Genetics, clinical management and natural history of congenital hypothyroidism

Research output: Contribution to journalArticle


Congenital hypothyroidism has an incidence of 1:3000–4000 newborns. In the past, it was a common cause of mental retardation, although newborn screening has improved the prognosis. Several transcription factors are crucial to the early organogenesis of the thyroid, including TITF1, FOXE1, PAX8 and HHEX. Nevertheless, a small minority of humans with congenital hypothyroidism carry mutations in these genes. Long-term follow-up studies show that with appropriate therapy, the mental and physical development of congenital hypothyroidism patients is in the normal range, although somewhat delayed when compared with appropriate controls. Critical issues of treatment include early diagnosis and rapid correction of hypothyroidism by ensuring rapid initiation of treatment and rapid normalization of thyroid-stimulating hormone levels, especially in cases of severe congenital hypothyroidism. There has been recent question of the need to treat premature infants with hypothyroxinemia but no elevation of the thyroid-stimulating hormone concentration. Numerous controlled studies of the short- and long-term effects of thyroid hormone supplementation have not shown a consistent benefit in this group of patients. Future research will investigate further the genetic underpinnings of the condition. There is a worldwide need to prevent congenital hypothyroidism by ensuring adequate dietary iodine and to develop infrastructure to diagnose and treat congenital hypothyroidism in developing countries.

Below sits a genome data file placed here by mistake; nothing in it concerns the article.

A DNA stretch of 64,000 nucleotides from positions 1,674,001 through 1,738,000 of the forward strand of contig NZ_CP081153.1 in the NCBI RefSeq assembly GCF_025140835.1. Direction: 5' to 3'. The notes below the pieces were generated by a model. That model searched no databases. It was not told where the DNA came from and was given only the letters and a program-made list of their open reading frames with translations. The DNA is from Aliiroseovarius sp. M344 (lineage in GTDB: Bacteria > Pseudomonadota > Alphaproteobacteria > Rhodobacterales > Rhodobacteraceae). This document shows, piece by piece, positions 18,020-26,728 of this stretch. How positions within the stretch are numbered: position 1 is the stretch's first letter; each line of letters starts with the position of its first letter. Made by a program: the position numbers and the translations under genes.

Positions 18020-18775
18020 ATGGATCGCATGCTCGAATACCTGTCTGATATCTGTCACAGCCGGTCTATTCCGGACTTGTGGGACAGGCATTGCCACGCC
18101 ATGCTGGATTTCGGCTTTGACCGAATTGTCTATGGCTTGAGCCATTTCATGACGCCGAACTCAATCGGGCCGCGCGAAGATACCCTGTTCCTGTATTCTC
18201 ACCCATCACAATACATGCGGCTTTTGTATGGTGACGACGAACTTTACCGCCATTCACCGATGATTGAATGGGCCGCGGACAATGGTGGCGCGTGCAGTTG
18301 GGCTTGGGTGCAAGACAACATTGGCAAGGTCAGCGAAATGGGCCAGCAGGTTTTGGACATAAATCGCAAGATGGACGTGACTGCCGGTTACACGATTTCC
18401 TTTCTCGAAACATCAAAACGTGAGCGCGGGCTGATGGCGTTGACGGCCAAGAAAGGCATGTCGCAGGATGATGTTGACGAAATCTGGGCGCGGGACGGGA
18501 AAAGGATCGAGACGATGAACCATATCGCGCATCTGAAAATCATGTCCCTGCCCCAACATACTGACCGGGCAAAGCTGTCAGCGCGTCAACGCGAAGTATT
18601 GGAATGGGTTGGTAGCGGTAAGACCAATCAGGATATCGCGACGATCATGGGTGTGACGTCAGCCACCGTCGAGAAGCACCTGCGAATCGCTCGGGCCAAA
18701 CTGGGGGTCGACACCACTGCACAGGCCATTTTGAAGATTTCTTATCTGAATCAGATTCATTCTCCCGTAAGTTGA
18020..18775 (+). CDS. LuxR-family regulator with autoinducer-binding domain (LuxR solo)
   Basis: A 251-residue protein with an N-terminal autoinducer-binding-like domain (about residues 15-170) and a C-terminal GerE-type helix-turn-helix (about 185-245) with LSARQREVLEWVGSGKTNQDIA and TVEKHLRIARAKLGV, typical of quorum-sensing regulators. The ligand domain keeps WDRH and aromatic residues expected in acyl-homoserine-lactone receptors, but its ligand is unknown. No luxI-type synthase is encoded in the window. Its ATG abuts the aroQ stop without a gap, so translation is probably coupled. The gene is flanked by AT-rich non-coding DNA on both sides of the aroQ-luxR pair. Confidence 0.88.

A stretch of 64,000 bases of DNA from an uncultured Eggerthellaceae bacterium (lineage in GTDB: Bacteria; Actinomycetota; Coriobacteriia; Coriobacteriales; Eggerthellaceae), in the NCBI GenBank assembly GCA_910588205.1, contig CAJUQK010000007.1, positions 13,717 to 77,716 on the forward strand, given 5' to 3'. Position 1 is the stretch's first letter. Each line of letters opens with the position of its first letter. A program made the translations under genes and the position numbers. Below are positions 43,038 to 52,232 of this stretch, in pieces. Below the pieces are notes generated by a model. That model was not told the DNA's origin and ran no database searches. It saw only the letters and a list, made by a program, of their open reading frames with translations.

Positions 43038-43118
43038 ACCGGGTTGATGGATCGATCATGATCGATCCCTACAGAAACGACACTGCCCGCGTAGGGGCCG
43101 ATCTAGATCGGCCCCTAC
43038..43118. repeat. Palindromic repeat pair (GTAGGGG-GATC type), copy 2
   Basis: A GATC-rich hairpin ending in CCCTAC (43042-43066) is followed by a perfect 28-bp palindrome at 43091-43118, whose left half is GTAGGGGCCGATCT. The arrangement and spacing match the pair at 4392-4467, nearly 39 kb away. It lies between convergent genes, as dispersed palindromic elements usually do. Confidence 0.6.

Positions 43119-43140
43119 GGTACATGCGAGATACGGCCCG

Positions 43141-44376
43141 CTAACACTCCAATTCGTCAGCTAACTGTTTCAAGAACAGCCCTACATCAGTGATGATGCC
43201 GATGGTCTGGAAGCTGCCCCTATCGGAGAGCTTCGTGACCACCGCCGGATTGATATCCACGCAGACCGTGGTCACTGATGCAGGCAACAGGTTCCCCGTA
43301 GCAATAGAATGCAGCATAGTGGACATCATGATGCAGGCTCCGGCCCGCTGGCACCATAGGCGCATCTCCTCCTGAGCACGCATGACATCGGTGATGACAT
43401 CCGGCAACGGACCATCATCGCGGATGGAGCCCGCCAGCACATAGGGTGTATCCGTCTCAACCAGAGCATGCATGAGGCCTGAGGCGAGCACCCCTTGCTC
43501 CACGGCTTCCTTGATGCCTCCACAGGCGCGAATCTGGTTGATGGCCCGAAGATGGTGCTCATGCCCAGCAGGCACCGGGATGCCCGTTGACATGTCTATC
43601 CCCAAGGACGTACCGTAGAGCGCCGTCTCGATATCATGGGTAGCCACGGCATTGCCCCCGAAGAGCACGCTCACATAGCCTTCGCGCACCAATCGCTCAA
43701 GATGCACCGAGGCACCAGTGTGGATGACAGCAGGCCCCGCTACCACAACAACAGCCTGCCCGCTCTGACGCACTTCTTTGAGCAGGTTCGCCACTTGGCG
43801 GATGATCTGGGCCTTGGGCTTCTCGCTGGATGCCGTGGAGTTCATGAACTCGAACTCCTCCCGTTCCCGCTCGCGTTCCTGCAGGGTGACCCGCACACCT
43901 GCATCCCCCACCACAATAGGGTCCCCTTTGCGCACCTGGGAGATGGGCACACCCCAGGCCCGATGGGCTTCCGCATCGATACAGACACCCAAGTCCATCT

Original languageEnglish (US)
Pages (from-to)265-279
Number of pages15
JournalExpert Review of Endocrinology and Metabolism
Issue number2
StatePublished - Mar 1 2006
Externally publishedYes


  • hypothyroidism
  • neonatal screening
  • newborn infant
  • premature infant
  • thyroid gland
  • thyrotropin
  • thyroxine

ASJC Scopus subject areas

  • Endocrinology, Diabetes and Metabolism

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